Good nutrition can help fight infection, boost our immune system, and improve our quality of life.
This is especially important as we enter flu season during a pandemic.
While doing all doing we can to prevent getting the flu and COVID-19, we are also very concerned about people with diabetes and their susceptibility to getting sick this season.
Our immunity to viruses is complicated, but there are lifestyle habits that can help to keep us healthier this season. For people with diabetes, the most important thing to remember is keeping blood sugars on target. Healthy blood glucose levels support the immune system to operate most efficiently.
“While having diabetes does not put people at greater risk of getting the coronavirus, their state of health if they contract COVID will impact their outcomes.”
To improve outcomes with COVID and diabetes, it is important to keep blood sugars close to the target, especially for those living with co-morbidities such as obesity or hypertension. Diabetes, especially with elevated glucose for a long period of time, may cause inflammation, which also affects the immune system” states Janaki Vakharia, MD, a clinical fellow in the Endocrinology Division at Massachusetts General Hospital.
As a dietitian, I think a lot about how nutrition is a vital component in maintaining or gaining a healthy immune system. A vitamin deficiency of any kind can weaken our immune system and make us more susceptible to getting any virus; specifically, vitamin D and vitamin C.
Vitamin D can help immune cells function to fight off illness and infection. (1) Sadly, 2020 statistics find that 61% of the elderly population has a vitamin D deficiency. We can take vitamin supplements, but whole foods have so much to offer us. For example, salmon packs 988 IU of vitamin D per 3.5 oz and also provides omega-3 fatty acids which help maintain healthy blood vessels and may reduce chronic inflammation. Also, a vitamin C deficiency can impact our immunity. (2)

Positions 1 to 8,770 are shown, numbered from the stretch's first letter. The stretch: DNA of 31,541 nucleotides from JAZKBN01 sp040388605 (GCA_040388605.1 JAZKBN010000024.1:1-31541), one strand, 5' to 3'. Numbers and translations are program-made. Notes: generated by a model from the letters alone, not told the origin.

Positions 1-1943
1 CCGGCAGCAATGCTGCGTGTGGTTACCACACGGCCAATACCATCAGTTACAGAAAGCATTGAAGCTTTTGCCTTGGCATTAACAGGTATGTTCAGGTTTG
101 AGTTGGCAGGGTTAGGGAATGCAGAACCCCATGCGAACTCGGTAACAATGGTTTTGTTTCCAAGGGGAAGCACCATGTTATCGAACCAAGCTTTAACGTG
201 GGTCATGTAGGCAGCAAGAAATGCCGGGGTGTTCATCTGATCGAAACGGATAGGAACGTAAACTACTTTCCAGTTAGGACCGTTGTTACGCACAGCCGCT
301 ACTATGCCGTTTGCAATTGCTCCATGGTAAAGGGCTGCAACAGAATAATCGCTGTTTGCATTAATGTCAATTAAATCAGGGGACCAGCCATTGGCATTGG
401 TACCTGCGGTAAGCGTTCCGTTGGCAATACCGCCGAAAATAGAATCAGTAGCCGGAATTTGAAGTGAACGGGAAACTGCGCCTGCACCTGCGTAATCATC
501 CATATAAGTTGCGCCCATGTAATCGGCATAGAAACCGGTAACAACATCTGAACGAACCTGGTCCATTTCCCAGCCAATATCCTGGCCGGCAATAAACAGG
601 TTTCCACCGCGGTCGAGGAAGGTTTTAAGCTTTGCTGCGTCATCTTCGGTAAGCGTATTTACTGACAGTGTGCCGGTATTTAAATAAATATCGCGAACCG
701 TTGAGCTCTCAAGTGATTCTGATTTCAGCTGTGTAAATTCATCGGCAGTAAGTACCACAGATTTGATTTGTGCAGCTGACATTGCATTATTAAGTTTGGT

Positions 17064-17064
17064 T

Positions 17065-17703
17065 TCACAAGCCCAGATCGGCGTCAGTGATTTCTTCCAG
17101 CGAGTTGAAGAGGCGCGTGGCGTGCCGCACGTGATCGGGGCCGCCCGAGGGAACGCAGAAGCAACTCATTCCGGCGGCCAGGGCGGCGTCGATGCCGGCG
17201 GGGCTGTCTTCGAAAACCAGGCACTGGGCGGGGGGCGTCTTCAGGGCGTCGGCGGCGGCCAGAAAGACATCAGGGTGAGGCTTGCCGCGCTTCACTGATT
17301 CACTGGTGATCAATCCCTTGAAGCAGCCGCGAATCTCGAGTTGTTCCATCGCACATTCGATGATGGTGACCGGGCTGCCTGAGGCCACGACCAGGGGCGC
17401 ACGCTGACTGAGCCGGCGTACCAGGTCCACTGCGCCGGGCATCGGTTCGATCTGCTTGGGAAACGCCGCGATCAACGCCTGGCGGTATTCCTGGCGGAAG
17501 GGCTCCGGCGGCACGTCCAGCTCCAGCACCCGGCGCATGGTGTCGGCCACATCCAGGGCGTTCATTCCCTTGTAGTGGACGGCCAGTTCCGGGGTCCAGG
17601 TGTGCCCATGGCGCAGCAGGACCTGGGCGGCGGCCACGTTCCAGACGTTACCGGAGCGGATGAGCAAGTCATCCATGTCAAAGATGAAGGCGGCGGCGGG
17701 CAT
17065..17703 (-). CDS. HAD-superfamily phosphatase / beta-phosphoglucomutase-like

Vitamin C is naturally occurring in many fruit and vegetables. Lately, I have been intrigued by the pomegranate. My brother has a large pomegranate tree and recently sent me several beautiful pomegranates. I love the tangy-sweet taste of the juice.
As I started to research the nutrient content of pomegranates, I discovered that humans have had an 8000 year-long love affair with this fascinating fruit, dating from the very first civilization.
The tree’s root bark has been used to treat intestinal parasites. The skin of the fruit has been used to make ink, and the seed oil is used in cosmetics. Pomegranates are also an ancient symbol of fertility and the tree is pest-resistant while being able to withstand long periods of drought.
The most alluring part of the pomegranate is the vibrant red hue of the seeds. This red pigment contains polyphenols which are powerful antioxidants. This is the medicine of the fruit because these antioxidants are what can help our body reduce inflammation. (3) (4)
Most fruit and vegetables contain antioxidants, but the darker the food’s pigment usually the more medicinal the food. When working with our clients to encourage healthier eating to boost their immune system and decrease inflammation advising them to eat more from the food rainbow is very simple and empowering advice.
To add more color into our diets, I am sharing my Spinach Pomegranate Salad recipe
Toss the spinach leaves with the rest of the ingredients. Serves 4
Written by Dawn DeSoto RD, CDCES, our resident Nutrition Content Writer
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